Skip to main content

Thermaltake Level 10 And SilverStone Fortress 2: Contemporary Cases?

Practical Ostentatiousness?

While most users refuse to shell out hundreds of dollars for electronic bling, there are places where a little showiness can go a long way towards making a positive impression. Unlike artwork, these particular showpieces also serve a practical function, as both are capable of holding powerful hardware and keeping it cool.

The most practical of today’s premium cases is also the least spectacular and expensive. SilverStone’s Fortress 2 provides excellent cooling at an extremely low noise level, with an uncluttered back panel that could make it the perfect choice for stuffing it under a door-facing and open-backed desk. Able to hold all of the high-capacity components that go into most workstation-class PCs, it sells for only around $100 more than the “traditional” high-end cases it usually competes against.

Thermaltake’s approach to artful computing provides even more interior space and its eight-slot rear panel is perfect for holding four double-slot expansion cards. Anyone who wants to put “personal supercomputer” hardware in a housing design that looks far more substantial than any PC case on the market has to also contend with the high price. While it’s not as quiet as SilverStone’s Fortress 2, the Thermaltake Level 10 does a better job of isolating noise than a “typical” desktop case does.

Yet, while both of these cases have the look, feel, and performance of premium products, they also have a significant shortcoming with their configured hard drive support. That’s because while both cases have hot-swap drive capabilities, they also have four missing connectors on the backplane. A bigger problem in the minds of some premium-system builders will be that the included connectors aren’t compatible with SAS drives. Those who aren’t afraid to limit themselves to SATA will find additional SilverStone CP05 backplane cables for around $7 each at a variety of Internet retailers, while Thermaltake Level 10 buyers must contact the manufacturer directly to order these missing parts.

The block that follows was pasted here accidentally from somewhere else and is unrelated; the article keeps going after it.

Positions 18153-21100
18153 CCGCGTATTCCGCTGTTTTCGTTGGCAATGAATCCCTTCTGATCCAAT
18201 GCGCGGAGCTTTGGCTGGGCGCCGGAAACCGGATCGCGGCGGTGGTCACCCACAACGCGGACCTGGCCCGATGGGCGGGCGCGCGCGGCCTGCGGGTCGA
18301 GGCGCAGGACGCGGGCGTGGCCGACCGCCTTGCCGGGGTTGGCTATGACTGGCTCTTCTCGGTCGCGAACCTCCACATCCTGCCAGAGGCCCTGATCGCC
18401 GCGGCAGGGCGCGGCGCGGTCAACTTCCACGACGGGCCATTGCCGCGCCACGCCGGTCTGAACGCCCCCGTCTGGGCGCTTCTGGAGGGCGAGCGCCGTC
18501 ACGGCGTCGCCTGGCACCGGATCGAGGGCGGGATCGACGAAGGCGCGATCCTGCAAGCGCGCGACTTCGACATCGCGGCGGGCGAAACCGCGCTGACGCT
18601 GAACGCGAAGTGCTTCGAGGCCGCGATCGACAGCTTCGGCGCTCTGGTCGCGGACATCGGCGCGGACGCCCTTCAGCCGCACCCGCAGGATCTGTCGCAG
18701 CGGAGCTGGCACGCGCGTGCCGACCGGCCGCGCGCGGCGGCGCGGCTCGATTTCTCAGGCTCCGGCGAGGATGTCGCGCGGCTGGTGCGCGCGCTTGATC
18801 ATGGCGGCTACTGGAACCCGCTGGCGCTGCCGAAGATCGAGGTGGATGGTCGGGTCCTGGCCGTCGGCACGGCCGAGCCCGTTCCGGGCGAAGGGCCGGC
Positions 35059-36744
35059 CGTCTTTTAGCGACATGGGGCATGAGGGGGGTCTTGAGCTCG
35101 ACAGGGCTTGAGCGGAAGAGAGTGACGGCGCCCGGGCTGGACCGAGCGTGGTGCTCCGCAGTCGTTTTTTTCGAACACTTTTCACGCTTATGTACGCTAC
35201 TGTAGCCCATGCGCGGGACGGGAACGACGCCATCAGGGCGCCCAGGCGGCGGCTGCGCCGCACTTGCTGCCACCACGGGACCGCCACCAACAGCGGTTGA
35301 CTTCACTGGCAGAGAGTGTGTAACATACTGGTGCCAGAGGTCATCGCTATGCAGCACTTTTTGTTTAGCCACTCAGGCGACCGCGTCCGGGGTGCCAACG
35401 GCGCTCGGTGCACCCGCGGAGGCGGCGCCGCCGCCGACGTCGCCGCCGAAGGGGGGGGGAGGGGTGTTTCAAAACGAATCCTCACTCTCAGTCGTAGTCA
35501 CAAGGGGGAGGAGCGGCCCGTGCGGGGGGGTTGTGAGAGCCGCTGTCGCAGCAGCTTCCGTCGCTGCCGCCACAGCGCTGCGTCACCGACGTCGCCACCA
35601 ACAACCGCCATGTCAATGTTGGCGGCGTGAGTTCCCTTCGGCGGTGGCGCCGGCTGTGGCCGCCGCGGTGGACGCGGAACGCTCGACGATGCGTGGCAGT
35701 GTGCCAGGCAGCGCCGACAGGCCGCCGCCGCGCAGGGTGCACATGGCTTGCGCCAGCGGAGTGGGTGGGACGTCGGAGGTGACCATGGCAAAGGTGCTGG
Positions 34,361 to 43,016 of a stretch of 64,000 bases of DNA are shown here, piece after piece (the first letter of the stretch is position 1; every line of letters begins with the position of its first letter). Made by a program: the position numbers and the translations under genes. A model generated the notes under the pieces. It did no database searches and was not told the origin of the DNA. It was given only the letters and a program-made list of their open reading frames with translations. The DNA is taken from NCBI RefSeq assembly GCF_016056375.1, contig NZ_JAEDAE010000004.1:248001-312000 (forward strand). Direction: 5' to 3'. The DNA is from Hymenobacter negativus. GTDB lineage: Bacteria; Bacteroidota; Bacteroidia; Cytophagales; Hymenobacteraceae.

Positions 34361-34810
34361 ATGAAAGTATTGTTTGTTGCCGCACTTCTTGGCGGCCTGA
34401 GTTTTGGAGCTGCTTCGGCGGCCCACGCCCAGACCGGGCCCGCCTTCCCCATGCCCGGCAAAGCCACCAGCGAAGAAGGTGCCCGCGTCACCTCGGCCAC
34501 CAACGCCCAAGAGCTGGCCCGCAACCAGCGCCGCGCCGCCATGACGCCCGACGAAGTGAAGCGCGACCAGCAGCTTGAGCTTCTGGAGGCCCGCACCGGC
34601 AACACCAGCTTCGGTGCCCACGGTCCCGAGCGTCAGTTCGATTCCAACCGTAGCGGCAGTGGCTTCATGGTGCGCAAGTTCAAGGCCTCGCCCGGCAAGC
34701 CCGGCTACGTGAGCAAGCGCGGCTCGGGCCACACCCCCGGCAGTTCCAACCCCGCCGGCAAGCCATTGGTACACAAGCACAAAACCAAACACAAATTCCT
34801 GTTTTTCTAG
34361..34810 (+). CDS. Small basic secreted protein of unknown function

Keeping all of the above pros and cons in mind, one of these cases could be a stylish and functional addition to the “head geek’s” office, depending on his or her individual needs. As evidenced by our long-winded descriptions, we at least find these to be excellent conversation pieces that also serve a practical purpose.

Thomas Soderstrom is a Senior Staff Editor at Tom's Hardware US. He tests and reviews cases, cooling, memory and motherboards.